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Drought still clouding next crop outlook

By Staff | Oct 18, 2012



ST. LOUIS – The nation’s worst drought in decades showed no signs of improvement last week in parts of the Midwest and Plains where the corn harvest is about two-thirds complete, clouding the prospects for the winter wheat crop, according to an Oct. 11 drought report.

The U.S. Drought Monitor’s weekly update, showing that nearly two-thirds of the lower 48 states remained mired in some form of drought, was released the same day the federal government lowered for the fourth month in a row its projection for the size of this year’s corn crop.

In terms of dryness, said Bryce Anderson, DTN’s senior metoerologist, the summer dryness is likely to continue through the winter for much of Iowa.

“The ridge causing high temperatures over Utah and Western Colorado,” he said, allows more northwest air flow over Iowa, but doesn’t bring Gulf moisture up.”

He foresees the dry weather pattern continuing.

September’s state moisture average measured 1.63 inches of rain, Anderson said, the lowest total since 1990 for September.

According to Harry Hillaker, state climatologist, Iowa in general is lacking in nine inches of rain from Jan. 1 to Oct. 4.

As of Oct. 4, his records show that north central Iowa is 9.43 inches short of rain this year, while northwest Iowa is 4.51 inches short, west central is 7.61 inches and central Iowa is 10.95 inches short for the year.

“We’re close to being as dry or drier as in 1988,” Anderson said. Total rainfall up to Oct. 4 is measured at 20.5 inches. In 1988, by Oct. 4, the state received 21.65 inches.

Both Anderson and Hillaker contend that nine inches of rain before the ground freezes is all that would be needed to assure adequate moisture for 2013 spring planting.

But neither is seeing that likelihood since October and Novermber tends to be relatively dry months as a rule.

In fact, Anderson quoted a Florida State University study that tracked El Nino and La Nina weather patterns that indicated an El Nino winter is characterized by warmer -than-normal and drier -than-normal weather in the bulk of the Western Corn Belt.

“It’s a bit surprising,” Anderson said. According to the FSU study, Anderson said the Ohio Valley and Mississippi River Delta area can expect above-normal precipitation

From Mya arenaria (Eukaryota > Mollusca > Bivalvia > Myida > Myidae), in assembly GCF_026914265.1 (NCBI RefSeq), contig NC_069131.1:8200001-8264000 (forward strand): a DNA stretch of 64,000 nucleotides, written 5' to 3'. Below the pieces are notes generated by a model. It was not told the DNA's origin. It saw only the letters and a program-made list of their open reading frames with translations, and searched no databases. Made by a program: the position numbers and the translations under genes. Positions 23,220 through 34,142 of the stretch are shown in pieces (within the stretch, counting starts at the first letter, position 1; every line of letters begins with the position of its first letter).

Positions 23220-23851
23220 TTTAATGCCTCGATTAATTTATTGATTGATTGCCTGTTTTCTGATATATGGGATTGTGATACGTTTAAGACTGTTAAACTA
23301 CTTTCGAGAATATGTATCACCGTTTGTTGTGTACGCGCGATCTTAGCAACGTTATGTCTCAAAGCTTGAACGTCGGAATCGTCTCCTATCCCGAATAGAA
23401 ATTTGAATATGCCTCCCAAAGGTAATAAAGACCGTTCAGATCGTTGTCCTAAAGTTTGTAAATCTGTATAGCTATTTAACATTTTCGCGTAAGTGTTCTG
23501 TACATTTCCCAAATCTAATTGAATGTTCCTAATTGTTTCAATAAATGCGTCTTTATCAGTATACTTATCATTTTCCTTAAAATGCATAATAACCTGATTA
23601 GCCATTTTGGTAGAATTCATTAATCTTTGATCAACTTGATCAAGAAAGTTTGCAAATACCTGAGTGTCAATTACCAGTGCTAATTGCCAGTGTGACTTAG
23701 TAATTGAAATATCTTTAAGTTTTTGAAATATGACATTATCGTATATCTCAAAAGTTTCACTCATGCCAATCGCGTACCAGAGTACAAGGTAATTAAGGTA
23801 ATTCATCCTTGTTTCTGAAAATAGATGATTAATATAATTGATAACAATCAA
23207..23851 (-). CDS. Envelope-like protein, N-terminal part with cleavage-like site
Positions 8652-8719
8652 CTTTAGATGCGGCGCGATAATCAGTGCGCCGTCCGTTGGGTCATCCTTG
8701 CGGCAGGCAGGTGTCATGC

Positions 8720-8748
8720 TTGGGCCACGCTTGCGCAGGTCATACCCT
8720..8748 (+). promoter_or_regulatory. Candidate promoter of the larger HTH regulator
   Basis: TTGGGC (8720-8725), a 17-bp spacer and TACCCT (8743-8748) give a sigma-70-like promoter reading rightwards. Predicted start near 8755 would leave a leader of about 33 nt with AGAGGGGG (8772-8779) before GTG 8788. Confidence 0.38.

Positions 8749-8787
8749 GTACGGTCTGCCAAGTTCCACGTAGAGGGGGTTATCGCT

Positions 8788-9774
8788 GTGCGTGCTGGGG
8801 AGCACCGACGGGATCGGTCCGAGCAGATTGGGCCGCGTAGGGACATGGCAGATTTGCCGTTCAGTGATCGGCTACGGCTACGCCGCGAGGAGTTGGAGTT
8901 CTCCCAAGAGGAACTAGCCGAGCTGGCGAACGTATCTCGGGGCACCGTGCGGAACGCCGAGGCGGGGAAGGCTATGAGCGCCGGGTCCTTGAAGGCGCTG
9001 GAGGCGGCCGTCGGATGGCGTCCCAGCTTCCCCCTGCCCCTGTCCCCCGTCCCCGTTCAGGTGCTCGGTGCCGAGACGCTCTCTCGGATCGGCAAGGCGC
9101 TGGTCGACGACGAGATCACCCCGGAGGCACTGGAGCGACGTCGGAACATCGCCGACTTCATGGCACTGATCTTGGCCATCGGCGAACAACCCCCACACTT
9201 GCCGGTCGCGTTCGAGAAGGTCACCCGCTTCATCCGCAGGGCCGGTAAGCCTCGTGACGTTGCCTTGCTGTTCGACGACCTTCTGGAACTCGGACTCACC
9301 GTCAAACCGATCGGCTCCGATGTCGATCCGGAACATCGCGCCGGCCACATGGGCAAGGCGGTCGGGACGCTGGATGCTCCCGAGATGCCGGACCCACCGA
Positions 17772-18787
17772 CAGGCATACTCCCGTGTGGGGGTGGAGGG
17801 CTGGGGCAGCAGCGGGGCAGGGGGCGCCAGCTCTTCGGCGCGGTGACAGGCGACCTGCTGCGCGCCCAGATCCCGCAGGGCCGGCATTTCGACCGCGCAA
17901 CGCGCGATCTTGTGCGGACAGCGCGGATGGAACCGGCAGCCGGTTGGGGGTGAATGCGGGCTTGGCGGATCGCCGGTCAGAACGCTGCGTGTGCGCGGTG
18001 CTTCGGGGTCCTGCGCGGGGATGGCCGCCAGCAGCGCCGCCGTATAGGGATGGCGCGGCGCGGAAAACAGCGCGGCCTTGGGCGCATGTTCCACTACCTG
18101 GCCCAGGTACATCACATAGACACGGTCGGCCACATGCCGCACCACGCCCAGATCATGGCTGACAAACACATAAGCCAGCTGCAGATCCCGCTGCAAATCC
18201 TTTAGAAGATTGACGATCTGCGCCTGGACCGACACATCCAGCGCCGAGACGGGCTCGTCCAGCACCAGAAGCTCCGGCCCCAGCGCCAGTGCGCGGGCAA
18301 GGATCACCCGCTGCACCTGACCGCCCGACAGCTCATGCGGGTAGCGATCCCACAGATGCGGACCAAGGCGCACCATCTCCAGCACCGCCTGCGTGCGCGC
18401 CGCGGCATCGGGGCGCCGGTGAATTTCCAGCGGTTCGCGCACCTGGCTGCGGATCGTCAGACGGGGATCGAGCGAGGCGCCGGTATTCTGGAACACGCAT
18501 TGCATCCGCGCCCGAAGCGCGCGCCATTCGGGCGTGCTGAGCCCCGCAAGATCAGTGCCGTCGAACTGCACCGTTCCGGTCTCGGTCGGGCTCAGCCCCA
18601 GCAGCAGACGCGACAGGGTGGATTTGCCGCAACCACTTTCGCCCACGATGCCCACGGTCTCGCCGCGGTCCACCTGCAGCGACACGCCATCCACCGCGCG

“Following a dry year like 2012,” Anderson said, the next year “tends to be dry as well.” He expects the eastern and south eastern Corn Belt states will be wetter in 2013 than Corn Belt states west of the Mississippi River.

The USDA now estimates that farmers will harvest 10.7 billion bushels of corn, down from last month’s estimate of 10.73 bb. The average yield is about 122 bushels per acre, off from July’s projection of 122.8 bushels.

The dry conditions remained unchanged in Iowa, the nation’s biggest corn producer, with three-fourths of the state still in the extreme or exceptional drought – the two worst classifications. Nearly all of Nebraska still fell under those two categories, according to the report, which covered the seven-day period ending on Nov. 9.

The USDA said 69 percent of the nation’s corn crop has been brought in from the fields as of Monday, more than double the average rate of the previous five years. Iowa farmers have harvested about three-quarters of their crops while 80 percent of that grain has been brought in in neighboring Illinois. The Missouri corn harvest is nearly done.

Some 58 percent of the soybean crops have been harvested, 18 percent faster than the pace during the previous half decade.

Dry conditions continue to intensify in Kansas, where extreme drought now covers the entire south-central portion of the state, according to Thursday’s update released by the National Drought Mitigation Center at the University of Nebraska in Lincoln.

Those parched environs are stalling growth of winter wheat. The 65 percent of that crop planted in Kansas as of last Sunday was slightly above the average pace, though a below-average 25 percent of that emerged. Less than one-third of Nebraska’s winter wheat fields have germinated, 12 days behind the norm.

Jim Suhr, Associated Press business writer, contributed to this report

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